Quote EndQuote Cross-Cultural Strategy

Becoming a Canadian

Posted by Tina | 06.30.13

For people born in Canada, they can instantly claim Canadian citizenship. For others like me, who have chosen Canada to be their new home country, it’s more complicated. This is my path to becoming a Canadian. After 7 years living in Canada, I’m still waiting to get my Canadian Permanent Resident (PR) status.

To stay in Canada after post-secondary studies, international students need to apply for a Post-Graduate Work Permit to be legally work in Canada. I didn’t apply for mine after I graduated from my undergraduate study. The reason is that one is given only one chance to get a Post-Graduate Work Permit. If I wasn’t able to get a job, which is critical in helping me get my PR status, I would have to leave Canada.

Also due to other considerations (a lot of considerations!) about my career path, I decided to get a master’s degree. After graduating, I applied and acquired my Post-Graduate Work Permit.

I’m lucky to be hired by QEQ right after graduation, although QEQ is not eligible for sponsoring me to become a PR through the Provincial Nominees Program (PNP). Going through the PNP is a very assuring way to get PR status since it does not have so many requirements on the applicants themselves, such as language requirement. I was only able to go through the Canadian Experience Class (CEC) which has the following requirements on the applicant:

    • 12 months of full-time Canadian skilled work experience (NOC Skilled type O, A or B)
    • meet the required language levels needed for your job for each language ability (speaking, reading, writing, and listening)

I started to get my documents ready for the CEC requirement after a year working at QEQ. In the process, I had to:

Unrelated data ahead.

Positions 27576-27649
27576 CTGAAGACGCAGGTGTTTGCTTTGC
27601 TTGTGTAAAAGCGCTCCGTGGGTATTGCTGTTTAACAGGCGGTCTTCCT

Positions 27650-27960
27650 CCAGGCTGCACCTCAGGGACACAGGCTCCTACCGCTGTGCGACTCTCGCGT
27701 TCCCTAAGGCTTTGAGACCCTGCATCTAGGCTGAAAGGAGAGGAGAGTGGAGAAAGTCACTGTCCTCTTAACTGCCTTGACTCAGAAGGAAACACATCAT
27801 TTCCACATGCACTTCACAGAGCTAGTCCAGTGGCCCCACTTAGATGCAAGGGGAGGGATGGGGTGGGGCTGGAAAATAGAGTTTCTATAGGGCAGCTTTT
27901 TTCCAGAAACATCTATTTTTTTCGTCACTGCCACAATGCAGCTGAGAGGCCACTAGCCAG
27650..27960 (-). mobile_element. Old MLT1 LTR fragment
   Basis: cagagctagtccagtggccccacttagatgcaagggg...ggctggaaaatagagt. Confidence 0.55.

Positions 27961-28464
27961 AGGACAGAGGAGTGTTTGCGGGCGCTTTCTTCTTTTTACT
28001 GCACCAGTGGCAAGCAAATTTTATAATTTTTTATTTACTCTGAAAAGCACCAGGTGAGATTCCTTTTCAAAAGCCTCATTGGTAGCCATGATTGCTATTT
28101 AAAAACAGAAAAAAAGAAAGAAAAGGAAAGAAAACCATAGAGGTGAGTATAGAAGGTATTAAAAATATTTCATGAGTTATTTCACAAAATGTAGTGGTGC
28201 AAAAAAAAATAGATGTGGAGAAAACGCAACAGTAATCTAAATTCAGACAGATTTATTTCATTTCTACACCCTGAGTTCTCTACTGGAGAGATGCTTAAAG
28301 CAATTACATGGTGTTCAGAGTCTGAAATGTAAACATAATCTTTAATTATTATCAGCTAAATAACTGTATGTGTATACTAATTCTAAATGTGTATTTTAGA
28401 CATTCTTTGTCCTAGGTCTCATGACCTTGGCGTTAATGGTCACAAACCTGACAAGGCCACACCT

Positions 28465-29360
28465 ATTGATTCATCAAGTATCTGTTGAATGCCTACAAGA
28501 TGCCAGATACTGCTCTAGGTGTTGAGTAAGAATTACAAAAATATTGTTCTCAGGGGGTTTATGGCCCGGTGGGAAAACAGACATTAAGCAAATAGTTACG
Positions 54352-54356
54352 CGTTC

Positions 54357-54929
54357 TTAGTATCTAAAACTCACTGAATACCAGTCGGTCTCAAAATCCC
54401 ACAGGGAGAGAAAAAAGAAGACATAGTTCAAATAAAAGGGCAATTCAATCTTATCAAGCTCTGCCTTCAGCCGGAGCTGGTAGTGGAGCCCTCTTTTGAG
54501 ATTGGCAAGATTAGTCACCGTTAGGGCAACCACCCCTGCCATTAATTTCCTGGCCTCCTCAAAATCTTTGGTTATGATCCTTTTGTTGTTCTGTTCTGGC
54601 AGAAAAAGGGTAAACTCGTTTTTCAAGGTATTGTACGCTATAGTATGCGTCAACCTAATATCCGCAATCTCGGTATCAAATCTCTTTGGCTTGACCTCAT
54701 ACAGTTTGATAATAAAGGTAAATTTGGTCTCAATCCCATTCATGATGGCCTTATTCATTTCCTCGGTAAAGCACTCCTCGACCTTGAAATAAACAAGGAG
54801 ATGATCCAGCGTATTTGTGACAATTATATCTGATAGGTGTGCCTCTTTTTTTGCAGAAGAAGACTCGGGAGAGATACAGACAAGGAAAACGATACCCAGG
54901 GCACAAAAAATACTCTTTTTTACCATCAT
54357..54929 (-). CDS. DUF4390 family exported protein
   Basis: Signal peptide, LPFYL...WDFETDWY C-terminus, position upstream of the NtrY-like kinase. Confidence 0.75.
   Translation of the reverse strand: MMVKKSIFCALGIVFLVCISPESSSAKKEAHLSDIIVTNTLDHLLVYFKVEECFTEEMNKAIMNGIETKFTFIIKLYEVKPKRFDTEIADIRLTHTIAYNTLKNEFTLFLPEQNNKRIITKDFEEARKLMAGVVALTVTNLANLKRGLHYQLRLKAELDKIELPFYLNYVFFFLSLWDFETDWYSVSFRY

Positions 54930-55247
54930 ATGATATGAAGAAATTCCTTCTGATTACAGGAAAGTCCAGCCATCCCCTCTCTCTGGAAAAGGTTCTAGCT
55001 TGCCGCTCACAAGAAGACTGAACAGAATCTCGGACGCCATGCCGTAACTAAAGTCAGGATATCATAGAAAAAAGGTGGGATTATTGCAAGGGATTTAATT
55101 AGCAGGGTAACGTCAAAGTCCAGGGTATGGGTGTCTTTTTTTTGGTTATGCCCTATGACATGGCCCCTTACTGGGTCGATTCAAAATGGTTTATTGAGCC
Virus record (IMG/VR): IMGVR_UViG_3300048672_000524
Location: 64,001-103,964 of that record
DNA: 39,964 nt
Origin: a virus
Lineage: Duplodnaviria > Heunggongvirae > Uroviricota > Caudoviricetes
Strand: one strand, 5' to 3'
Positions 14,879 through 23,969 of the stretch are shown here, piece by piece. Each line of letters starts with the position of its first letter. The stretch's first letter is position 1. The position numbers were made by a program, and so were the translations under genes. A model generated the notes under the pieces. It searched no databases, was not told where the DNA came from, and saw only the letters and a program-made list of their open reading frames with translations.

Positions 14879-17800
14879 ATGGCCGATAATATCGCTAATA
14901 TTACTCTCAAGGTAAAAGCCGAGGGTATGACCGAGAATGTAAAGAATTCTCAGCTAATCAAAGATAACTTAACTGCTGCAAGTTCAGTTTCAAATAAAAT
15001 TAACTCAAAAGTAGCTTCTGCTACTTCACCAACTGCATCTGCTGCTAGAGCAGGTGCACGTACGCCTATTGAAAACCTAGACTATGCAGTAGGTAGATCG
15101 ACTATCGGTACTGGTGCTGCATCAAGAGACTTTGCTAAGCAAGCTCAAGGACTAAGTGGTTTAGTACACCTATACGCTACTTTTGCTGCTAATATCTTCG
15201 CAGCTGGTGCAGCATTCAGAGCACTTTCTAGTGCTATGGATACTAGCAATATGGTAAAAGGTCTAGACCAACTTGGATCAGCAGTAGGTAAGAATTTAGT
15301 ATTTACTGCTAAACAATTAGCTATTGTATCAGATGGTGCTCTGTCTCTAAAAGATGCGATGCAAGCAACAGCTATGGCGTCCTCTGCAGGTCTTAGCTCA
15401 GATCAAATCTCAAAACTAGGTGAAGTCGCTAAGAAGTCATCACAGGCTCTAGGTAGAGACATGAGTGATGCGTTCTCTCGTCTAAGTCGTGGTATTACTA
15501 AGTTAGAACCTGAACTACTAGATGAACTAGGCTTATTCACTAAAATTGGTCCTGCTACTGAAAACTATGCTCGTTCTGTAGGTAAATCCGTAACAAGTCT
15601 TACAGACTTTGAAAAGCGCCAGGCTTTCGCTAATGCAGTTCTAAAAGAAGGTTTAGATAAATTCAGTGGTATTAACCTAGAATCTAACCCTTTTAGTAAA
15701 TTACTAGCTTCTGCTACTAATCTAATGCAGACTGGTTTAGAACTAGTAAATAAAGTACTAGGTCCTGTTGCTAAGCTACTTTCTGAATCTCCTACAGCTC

• take the International English Language Test System (IELTS) English test
  • get my mom to mail me my birth certificate and a criminal record check from China
  • have Alisa to write me a reference letter
  • fill out a bunch of forms, including one that lists all addresses that I’ve lived at since age of 19, and one that lists all countries I’ve travelled to since age of 19, both with all the dates!

The major costs were the IELTS test and the application fee, each costing $295 and $550 respectively. I will also need to pay for a medical exam plus pay maybe another $500 once the application is processed and the immigration officer would kindly decide to grant me the status. Yes, maybe another $500, as I remember having seen it somewhere on the internet but it’s not clearly shown on the Citizenship and Immigration Canada‘s website.

The processing time for people applying for the CEC program is currently projected at 13 months. We’ll see if my application would be accepted or not next year. Fingers crossed!

After that? If I still decide to become a Canadian citizen — at the cost of losing my Chinese citizenship (China doesn’t allow duo-citizenship) — I’d need to live in Canada for 3 years out of the next 5 years, and then be eligible to apply for Canadian citizenship. Who knows how long the processing time would be…

It is definitely a long journey for an international student to become a Canadian. Hopefully with Minister Jason Kenney recently announcing increased quotas for the CEC program, this journey will be easier for  future eligible applicants.

CEC

In the end, if all goes well, it will be worth it to become a Canadian. I’ve made so many friends here and want to continue to enjoy everything that Canada has to offer. I also want to continue to give back to the harmonious, multicultural country that Canada is.  To all my Canadian and not-yet-Canadian friends, HAPPY CANADA DAY!

— by Tina Sun, Marketing Coordinator, Quote EndQuote Cross-Cultural Strategy, who immigrated from Beijing